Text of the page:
A thoughtful colleague of mine posed this question and suggested it might be a good blog topic. Then last week I got a LinkedIn request from someone with a very “interesting” profile that left me in the “should I accept the request?” quandary. Then one of my personal branding clients was wondering if her approach to LinkedIn invites might have been hurting her rather than helping her.
Maybe you’ve had a similar dilemma or question, so here’s the best approach so you can handle LinkedIn requests (and your own invitations) with confidence and style.
First, how to handle the mystery connection. Here is how my colleague summarized her dilemma:
What ought I do when I receive a LinkedIn invitation from someone I have no recollection of meeting?
I value authentic LI connections, meaning that I’ve met and somehow related to the person whose invitation I approve. I travel and network a significant amount, and am certain at times I do not recall specific names of these people I met during my adventures. I always spend time on their profile and attempt to discern where we may have met. A similar question: Are there people whose invitations you decline? I do not know if accepting an invitation from a high school friend who has a poor work history somehow detracts from my profile.
So what do you do when you get an email from LinkedIn, “Stacey, please add me to your LinkedIn network” and you don’t recognize the name. Do you skip over it until you have more time to view her profile? Do you just ignore it?
Let’s say you view her profile and it becomes clear how you know her (last week’s wine tasting – she’s the former coworker of one of your friends). You don’t know her very well, but you accept the request. That seems appropriate. LinkedIn is, after all, a professional networking tool.
What if the request is from someone you know, but don’t necessarily like? Well, LinkedIn isn’t Facebook. It’s not a popularity contest – so unless the issue is some sort of strange “guilt by association” problem, accept the request. Unless they are crazy or have proven themselves to be detrimental to your professional success in the past. Common sense reigns supreme.
On the other hand, you view her profile and you just can’t recall if or how you know her. What should you do? Ignore the request? Accept it anyway? It depends.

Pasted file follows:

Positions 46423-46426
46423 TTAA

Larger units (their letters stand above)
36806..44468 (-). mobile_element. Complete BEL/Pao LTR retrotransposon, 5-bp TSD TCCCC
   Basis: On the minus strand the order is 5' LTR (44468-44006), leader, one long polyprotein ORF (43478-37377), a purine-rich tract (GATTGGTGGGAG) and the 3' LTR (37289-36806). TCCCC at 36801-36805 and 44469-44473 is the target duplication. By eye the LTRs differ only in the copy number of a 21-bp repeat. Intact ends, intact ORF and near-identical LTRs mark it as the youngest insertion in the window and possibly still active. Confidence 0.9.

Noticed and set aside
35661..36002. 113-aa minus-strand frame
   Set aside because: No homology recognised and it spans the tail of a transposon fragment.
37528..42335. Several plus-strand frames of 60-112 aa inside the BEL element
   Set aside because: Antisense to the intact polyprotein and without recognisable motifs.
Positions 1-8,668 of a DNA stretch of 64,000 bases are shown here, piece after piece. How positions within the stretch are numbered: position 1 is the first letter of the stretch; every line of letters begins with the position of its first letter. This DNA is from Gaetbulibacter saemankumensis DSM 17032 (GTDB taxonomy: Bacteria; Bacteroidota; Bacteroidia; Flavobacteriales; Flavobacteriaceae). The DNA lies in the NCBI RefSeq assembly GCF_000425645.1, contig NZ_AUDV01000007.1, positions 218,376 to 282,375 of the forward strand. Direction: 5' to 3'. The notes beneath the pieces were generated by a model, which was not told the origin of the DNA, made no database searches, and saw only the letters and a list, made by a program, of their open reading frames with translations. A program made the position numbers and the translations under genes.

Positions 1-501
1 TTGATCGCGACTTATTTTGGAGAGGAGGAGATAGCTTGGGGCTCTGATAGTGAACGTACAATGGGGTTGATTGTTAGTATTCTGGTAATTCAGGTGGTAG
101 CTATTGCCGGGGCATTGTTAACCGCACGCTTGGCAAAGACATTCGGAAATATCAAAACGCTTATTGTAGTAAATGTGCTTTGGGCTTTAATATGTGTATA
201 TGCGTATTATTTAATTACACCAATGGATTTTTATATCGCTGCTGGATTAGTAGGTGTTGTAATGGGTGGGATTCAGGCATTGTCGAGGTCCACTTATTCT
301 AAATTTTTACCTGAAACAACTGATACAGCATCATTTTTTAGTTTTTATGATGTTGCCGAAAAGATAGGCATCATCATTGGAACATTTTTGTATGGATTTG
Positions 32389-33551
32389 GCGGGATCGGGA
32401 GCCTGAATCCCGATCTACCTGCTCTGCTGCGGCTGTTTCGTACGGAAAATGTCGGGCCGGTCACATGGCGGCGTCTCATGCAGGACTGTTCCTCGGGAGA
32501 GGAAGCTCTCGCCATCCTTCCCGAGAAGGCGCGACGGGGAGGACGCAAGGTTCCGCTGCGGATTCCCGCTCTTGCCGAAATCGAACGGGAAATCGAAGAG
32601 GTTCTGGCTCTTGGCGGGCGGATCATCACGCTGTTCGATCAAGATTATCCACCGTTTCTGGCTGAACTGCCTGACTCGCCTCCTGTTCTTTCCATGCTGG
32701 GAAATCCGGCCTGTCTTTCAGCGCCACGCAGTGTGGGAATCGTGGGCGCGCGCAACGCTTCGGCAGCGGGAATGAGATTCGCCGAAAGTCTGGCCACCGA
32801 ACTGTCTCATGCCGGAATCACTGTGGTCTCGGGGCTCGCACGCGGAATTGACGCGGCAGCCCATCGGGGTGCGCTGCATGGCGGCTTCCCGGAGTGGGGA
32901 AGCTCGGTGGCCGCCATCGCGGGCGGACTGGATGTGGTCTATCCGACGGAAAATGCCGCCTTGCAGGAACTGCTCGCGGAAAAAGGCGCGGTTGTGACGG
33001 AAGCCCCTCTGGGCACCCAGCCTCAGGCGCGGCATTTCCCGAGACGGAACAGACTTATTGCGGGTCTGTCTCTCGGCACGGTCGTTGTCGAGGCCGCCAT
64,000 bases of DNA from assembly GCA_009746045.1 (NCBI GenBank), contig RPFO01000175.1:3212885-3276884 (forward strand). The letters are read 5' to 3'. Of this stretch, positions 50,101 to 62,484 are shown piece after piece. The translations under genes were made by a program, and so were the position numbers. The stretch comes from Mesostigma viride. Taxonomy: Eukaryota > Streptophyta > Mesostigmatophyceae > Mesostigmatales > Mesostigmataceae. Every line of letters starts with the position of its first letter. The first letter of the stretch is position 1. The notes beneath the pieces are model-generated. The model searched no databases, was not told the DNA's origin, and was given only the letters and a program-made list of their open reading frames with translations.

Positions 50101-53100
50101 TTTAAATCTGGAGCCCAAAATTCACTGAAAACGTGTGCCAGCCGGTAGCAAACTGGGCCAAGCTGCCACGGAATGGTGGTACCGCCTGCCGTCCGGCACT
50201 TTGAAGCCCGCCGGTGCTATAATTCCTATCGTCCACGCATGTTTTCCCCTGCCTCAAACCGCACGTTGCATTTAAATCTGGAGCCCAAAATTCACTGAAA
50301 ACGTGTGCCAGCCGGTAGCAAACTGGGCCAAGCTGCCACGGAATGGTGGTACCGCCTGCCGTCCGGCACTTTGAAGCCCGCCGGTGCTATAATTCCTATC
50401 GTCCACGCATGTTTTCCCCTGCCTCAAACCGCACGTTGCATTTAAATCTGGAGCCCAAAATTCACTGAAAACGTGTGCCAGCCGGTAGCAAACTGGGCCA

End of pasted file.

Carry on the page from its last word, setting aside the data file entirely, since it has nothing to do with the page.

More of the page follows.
If you want to maintain the integrity of your LinkedIn network, with an eye toward quality over quantity, you might feel a little awkward accepting the request from a stranger. In this case, I suggest sending them a response along the lines of…
“Thanks for your request to connect. In order to maintain the integrity of my network, I only accept invitations from people I know. If we’ve already met, can you refresh my memory as to know we know each other? If we haven’t met, I’d be more than happy to have a brief phone conversation with you so we can get acquainted professionally.“
If they follow-up, you’ve got a new networking connection. If they don’t… well, that probably tells you everything you need to know about their professionalism.
Here are three best practices for sending your LinkedIn invites:
1. Always send a personal message. With each and every connection request. Why? It shows you’re valuing the individual connection by taking the time to send a personalized invite. It feels more personal – even if they hardly know you. I pay more attention to LinkedIn requests that include some sort of personal note rather than the “canned” LinkedIn introduction. How do you include a personal note? When you click “connect” the popup box has a field “Include a personal note (optional).” What to say? Be honest – last week I used LinkedIn to introduce myself to someone a client had passed along my information to. My note to her said “Just wanted to introduce myself and connect on LinkedIn. I understand Jane passed along my info to you – if I can be a resource to you, just let me know.”
2. Easiest way to connect to people in your network, without having an upgraded LinkedIn account, is to use their individual email address. How? Under “Network,” then “Add connections”
3. Notice if someone is part of LinkedIn’s OpenLink Network. There’s a feature in LinkedIn that allows you to invite those outside of your network to be connected – without having to have a premium or upgraded account. Basically, it allows you to send a free Inmail to these premium members OpenLink status is only available to premium members – the benefit is exposure. Anyone can see their complete profile, even if they aren’t linked to them. How can you tell if someone is a part of the OpenLink Network? You’ll see a series of dots in a circle near the person’s name at the top of their LinkedIn profile. In general, OpenLink means that they’ll accept any and all invites. The benefit to you is you can send them an invite at no charge. But make it personal. (see #1)
Common sense and a personal touch go a long way. Not only with LinkedIn but as you manage your career.
I’m Stacey Lane: Confidence Builder. Networking Smarts. Resume Wordsmith. Personal Branding Strategist. Career Coach. I help individuals with unique backgrounds find their perfect fit and effectively market themselves so they find work that is as interesting as they are.